The level of change in the NHS is increasing and many programmes that Trusts need to deliver are Cost Improvement Programmes (CIPS). A (CIP) is the identification of schemes to increase efficiency/ or reduce expenditure. CIPs can include both recurrent (year on year) and non-recurrent (one-off) savings.For each CIP scheme, a Quality Impact Assessment (QIA) needs to be produced and approved. These QIAs are a way of ensuring that the Trusts maintain quality and do not impinge on patient care or safety.
QIAs are therefore part of the project processes that Trusts need to follow in order to deliver the CIP outcomes.
In many NHS Trusts there is a recognition that, due to the level of change that needs to be delivered, a PMO needs to be created to oversee initiatives and ensure that proper governance is being followed.
As mentioned in previous blogs, a PMO needs a tool that is fit for purpose, to manage all projects and programmes. Part of CIP governance is to keep a register of all QIAs for all schemes.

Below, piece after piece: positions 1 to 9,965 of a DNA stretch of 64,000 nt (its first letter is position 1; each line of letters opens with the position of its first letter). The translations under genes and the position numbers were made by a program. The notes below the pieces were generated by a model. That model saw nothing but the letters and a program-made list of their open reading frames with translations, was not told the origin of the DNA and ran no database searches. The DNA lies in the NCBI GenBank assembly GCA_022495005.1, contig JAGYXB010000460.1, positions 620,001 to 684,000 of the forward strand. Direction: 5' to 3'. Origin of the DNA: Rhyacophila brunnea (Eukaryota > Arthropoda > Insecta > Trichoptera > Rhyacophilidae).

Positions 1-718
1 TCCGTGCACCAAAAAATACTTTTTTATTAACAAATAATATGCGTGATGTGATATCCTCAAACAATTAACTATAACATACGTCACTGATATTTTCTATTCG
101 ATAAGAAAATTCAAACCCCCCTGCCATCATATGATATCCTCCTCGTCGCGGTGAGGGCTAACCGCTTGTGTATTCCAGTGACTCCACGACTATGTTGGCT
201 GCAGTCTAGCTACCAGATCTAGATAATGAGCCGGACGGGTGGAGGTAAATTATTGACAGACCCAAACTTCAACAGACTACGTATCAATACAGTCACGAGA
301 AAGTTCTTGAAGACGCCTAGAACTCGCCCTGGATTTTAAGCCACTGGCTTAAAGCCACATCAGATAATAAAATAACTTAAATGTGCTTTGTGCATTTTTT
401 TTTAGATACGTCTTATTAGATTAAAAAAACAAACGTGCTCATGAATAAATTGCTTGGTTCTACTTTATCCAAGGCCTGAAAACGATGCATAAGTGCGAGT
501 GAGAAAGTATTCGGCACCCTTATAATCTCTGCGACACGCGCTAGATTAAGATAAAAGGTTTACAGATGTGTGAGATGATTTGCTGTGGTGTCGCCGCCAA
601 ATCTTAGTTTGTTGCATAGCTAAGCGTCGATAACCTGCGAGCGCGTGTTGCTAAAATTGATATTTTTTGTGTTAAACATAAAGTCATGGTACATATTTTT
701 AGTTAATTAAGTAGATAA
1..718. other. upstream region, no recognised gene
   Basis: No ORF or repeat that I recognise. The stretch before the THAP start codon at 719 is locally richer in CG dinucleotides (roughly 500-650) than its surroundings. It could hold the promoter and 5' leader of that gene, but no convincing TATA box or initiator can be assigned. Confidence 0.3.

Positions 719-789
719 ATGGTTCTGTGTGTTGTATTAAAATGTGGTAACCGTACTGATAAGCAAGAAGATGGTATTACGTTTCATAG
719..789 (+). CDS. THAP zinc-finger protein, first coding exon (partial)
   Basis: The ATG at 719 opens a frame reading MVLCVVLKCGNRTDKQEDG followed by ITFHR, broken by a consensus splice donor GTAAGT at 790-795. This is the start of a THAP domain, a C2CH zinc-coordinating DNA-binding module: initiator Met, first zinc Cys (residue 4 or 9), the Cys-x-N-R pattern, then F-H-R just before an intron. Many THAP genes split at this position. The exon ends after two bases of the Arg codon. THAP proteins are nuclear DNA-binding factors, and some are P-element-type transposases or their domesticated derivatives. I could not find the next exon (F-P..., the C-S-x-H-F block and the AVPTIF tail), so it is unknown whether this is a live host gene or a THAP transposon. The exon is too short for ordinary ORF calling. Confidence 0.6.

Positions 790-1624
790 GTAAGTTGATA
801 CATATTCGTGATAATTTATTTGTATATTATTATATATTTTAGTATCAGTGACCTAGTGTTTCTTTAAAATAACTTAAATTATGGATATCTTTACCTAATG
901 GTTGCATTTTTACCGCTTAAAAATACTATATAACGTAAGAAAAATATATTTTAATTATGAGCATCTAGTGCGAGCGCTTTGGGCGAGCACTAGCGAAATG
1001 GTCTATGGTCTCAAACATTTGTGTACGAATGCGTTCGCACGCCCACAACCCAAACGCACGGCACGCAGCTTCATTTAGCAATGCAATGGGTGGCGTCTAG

A QIA is essentially a risk process to evaluate the effect of the scheme on patients. Working with a number of Trusts, we have implemented a QIA process using a combination of Quality gates and a QIA risk process. The QIA risk form in PM3 is detailed below:
PM3 is flexible in that users can identify their own risk questions and categories and assess each scheme against these questions. The impact and severity can then be calculated in PM3.
You could, of course, use a spreadsheet to document your QIA, but it is always better to have the QIA within a tool like PM3 that contains ‘one version of the truth’ for all project plans and artefacts.